I know why I’m here. My parents copulated and, well… nature kept on moving.
That doesn’t answer the why… it answers the how. Let’s get to why.
The answer to these questions evolves with each stage of my life.
I was writing in my journal… but that wasn’t “writing,” writing. Only dawdle-thoughts in pastel-colored books.
When I was in kindergarten, my biggest goal was to graduate from the 8th grade. When I became a high school freshman, the top two goals became college acceptance and 12th grade graduation. As a college freshman, the goals were were jobs and putting out quality work, exploring and applying for internships, studying and passing tests, taking inventories to know which careers better suit my personality, learning to roller skate backwards, keeping up with my studies, all of this with graduation as the end goal for that pathway.
During that time, I had always wanted to be a writer. I mean, I was writing in my journal throughout college, but that wasn’t “writing,” writing. Only dawdle-thoughts in pastel-colored books.
Here’s a confession. It’s taken me years to accept that my penchant for scrawling notes and story ideas on scraps of paper, keeping small spiral notebooks of ideas, scrawling in journals, and these days, using various apps to store ideas on electronic devices might actually mean something. It’s a sign there’s no shortage of ideas about what to write. However, all those scribblings will be a whole heap of nothing if I don’t follow through by cobbling then crafting these ideas into complete works. It doesn’t matter if they’re blog posts, freelance magazine articles, extra projects for work, or complete books. I am here to think, write, dream, write, establish goals, and diligently work at them to and through fruition.
At work, I have the privilege of telling other people’s stories, which I deeply enjoy. It’s a key part of my life. Sometimes these stories are gleeful, other times, downright sad. But these experiences are important to share. In addition to telling other folks’ stories, I’m also meant to write my own story, in my own voice.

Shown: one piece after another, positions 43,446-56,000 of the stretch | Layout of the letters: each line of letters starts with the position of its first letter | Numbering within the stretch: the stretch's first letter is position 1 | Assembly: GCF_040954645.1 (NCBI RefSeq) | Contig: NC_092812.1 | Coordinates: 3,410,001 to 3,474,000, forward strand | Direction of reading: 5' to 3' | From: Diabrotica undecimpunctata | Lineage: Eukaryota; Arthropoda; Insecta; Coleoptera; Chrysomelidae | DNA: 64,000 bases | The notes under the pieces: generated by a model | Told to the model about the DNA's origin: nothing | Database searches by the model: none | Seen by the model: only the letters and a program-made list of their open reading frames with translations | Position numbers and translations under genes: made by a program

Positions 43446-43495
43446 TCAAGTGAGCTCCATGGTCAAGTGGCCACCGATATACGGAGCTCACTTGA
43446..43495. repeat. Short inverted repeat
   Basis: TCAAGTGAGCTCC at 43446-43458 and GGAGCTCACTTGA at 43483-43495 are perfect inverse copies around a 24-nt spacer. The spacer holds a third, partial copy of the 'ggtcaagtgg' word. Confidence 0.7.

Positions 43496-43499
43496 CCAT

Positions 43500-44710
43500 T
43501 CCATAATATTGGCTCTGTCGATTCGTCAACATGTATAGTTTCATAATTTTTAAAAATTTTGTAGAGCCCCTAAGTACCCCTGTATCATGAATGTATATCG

Discovering the deep
Speaking of voice, when I was a little girl, I spent lots of time tinkering around with one of my dad’s tape recorders. The mono, black recorder with the little orange rectangle that users had to depress in order to capture audio. That old school thing. I remember the first time I experimented with it, and recorded myself talking and singing made-up ditties. When it was playback time, imagine my horror when I didn’t sound like some of the high-pitched voices that other little girls at school or on television released from their larynxes.
“You sound like a boy,” I thought, extremely disappointed with reality.
Fast forward to seventh or eighth grade, when I got the first random compliment for my speaking voice. Jump ahead to college, and my boy-sounding voice (coupled with that kind lady’s random compliment which buoyed my confidence) helped land me a job at the campus radio station. Fast forward past more jobs in radio, and I’ve learned to be thankful for both my writing and speaking voices. Even if some poor souls mistake me for a man over the phone. It’s alright. Still thankful.